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Mediation Confidentiality in New York? Not According to Hauzinger Decision

SUPREME COURT OF THE STATE OF NEW YORK


Appellate Division, Fourth Judicial Department


CA 07-00659


PRESENT: SCUDDER, P.J., MARTOCHE, CENTRA, GREEN, AND PINE, JJ.


RICHARD M. HAUZINGER, PLAINTIFF,


V MEMORANDUM AND ORDER AURELA G. HAUZINGER, DEFENDANT-RESPONDENT. CARL R. VAHL, ESQ., APPELLANT.


CARL R. VAHL, OLEAN, APPELLANT PRO SE.


MORIARTY & GROCOTT, BUFFALO (ROBERT B. MORIARTY OF COUNSEL), FOR DEFENDANT-RESPONDENT.


Appeal from an order of the Supreme Court, Cattaraugus County (Michael L. Nenno, A.J.), entered July 20, 2006 in a divorce action. The order denied the motion of a nonparty witness seeking, inter alia, to quash a subpoena issued by defendant.


It is hereby ORDERED that the order so appealed from be and the same hereby is unanimously affirmed without costs.


Memorandum: Carl R. Vahl, Esq. (appellant), a nonparty witness in this divorce action, appeals from an order denying his motion seeking, inter alia, to quash the subpoena issued by defendant for his appearance at a deposition in this action and for his records in connection with the mediation process that he conducted with the parties prior to the commencement of the action. The parties were not represented by counsel when they participated in the mediation process that concluded with the execution of a separation agreement. Even assuming, arguendo, that the subpoena and accompanying notice did not advise appellant of the circumstances or reasons such disclosure [was] sought or required (CPLR 3101 [a] [4]), we conclude that defendant’s response to appellant’s motion provided the requisite information (see Velez v Hunts Point Multi-Serv. Ctr., Inc., 29 AD3d104, 111). Thus, Supreme Court did not improvidently exercise its discretion in denying that part of appellant’s motion seeking to quash the subpoena (see generally Koramblyum v Medvedovsky, 19 AD3d 651,652). In as much as defendant seeks to establish the circumstances surrounding the execution of the separation agreement, and the court must determine in this action whether the terms of the separation agreement were fair and reasonable at the time of the making of the agreement (Domestic Relations Law § 236 [B] [3]), we reject appellant’s contention that the court abused its discretion in refusing to enforce the confidentiality agreement entered into by the parties as part of the mediation process (cf. Lynbrook Glass & Architectural Metals Corp. v Elite Assoc., 238 AD2d 319), and in refusing to quash the subpoena as a matter of public policy. Although appellant urges this Court to apply the confidentiality provisions in the Uniform Mediation Act as a matter of public policy, New York has not adopted that Act and we decline to do so.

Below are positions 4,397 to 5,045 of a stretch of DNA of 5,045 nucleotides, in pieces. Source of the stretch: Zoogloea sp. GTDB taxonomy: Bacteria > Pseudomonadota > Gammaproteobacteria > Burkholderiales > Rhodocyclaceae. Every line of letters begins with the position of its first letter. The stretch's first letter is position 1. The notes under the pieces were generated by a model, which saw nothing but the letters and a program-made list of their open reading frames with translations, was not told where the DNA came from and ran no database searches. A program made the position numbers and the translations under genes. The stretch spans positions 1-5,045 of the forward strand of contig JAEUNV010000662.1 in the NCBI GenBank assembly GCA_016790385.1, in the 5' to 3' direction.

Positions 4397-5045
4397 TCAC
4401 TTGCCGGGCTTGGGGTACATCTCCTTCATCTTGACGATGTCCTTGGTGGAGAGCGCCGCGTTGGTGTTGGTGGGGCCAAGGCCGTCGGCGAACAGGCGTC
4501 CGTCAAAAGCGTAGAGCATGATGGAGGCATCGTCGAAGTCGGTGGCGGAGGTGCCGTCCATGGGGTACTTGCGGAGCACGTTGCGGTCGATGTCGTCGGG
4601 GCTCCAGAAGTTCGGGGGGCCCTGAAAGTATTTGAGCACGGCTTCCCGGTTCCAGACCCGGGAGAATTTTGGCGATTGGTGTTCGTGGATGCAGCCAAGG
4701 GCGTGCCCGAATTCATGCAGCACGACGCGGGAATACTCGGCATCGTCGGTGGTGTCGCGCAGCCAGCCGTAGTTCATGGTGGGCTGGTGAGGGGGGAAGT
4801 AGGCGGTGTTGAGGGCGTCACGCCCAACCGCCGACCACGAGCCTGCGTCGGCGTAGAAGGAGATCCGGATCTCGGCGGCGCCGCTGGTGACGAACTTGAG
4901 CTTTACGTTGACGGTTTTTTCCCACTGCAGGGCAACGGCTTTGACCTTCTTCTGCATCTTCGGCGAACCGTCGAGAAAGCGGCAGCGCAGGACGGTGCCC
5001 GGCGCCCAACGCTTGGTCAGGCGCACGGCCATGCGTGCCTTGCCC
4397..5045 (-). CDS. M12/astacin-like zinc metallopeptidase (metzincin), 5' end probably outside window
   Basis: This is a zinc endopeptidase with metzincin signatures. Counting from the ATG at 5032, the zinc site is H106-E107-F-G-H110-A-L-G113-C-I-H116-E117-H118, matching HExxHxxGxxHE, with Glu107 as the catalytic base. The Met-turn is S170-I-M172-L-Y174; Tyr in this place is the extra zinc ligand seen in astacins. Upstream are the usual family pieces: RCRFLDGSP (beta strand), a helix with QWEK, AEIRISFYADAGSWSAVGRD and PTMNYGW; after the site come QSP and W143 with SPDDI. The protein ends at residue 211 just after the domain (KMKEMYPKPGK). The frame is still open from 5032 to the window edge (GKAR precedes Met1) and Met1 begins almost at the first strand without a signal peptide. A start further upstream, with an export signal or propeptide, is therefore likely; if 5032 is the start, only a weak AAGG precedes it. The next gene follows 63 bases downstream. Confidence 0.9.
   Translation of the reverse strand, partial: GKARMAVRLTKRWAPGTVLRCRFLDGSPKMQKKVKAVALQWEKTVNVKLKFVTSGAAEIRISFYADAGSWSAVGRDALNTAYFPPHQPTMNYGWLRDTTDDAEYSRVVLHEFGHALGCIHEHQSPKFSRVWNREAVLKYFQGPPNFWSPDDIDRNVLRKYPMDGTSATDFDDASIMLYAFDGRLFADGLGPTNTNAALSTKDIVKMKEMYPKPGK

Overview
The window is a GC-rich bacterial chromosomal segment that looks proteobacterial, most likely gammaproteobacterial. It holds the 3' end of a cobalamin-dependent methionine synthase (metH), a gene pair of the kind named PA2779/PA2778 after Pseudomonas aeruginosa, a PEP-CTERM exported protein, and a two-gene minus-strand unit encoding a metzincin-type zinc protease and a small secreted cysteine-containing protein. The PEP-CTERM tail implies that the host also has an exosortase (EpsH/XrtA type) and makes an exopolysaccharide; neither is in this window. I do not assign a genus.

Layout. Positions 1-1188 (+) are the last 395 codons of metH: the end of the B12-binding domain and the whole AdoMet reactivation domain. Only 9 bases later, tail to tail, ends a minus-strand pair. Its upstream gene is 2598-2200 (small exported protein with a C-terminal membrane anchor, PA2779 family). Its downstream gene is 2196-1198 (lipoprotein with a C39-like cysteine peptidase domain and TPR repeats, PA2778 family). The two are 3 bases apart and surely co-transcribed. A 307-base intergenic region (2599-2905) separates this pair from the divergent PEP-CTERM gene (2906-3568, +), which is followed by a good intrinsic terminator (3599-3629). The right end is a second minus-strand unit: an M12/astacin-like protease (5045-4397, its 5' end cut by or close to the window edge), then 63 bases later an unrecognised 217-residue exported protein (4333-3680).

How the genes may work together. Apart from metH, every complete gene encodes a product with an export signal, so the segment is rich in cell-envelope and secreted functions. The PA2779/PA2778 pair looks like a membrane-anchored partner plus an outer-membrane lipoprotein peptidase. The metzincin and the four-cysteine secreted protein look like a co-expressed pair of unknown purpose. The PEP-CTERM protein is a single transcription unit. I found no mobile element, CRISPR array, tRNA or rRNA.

Entered: September 28, 2007 JoAnn M. Wahl Clerk of the Court

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